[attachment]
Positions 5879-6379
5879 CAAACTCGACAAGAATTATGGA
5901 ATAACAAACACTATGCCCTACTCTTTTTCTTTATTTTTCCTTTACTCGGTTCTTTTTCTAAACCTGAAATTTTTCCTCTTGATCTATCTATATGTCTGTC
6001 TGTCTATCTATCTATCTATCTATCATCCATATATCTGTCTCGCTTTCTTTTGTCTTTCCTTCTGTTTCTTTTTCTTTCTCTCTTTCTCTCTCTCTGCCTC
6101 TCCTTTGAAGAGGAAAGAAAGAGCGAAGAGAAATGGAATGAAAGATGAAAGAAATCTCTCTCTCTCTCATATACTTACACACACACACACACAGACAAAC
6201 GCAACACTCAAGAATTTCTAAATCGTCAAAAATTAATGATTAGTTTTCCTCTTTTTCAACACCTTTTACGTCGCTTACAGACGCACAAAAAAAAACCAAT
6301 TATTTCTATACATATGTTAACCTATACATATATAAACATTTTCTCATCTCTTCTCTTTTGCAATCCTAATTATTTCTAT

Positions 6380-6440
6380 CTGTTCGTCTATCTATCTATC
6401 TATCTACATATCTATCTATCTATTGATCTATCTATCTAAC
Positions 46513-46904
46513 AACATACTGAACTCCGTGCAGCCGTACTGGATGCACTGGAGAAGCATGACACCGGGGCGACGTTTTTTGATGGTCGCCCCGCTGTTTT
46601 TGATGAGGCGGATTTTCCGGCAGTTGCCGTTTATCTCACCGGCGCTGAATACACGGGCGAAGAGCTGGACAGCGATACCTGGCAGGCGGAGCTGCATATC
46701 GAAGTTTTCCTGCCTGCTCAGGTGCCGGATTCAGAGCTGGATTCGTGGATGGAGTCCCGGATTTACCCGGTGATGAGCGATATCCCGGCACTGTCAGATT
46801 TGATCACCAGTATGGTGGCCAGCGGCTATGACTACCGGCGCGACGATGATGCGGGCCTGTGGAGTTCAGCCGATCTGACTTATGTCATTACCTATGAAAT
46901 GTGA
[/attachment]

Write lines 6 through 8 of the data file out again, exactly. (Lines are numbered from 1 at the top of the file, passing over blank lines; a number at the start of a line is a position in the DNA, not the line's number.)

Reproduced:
6201 GCAACACTCAAGAATTTCTAAATCGTCAAAAATTAATGATTAGTTTTCCTCTTTTTCAACACCTTTTACGTCGCTTACAGACGCACAAAAAAAAACCAAT
6301 TATTTCTATACATATGTTAACCTATACATATATAAACATTTTCTCATCTCTTCTCTTTTGCAATCCTAATTATTTCTAT

Positions 6380-6440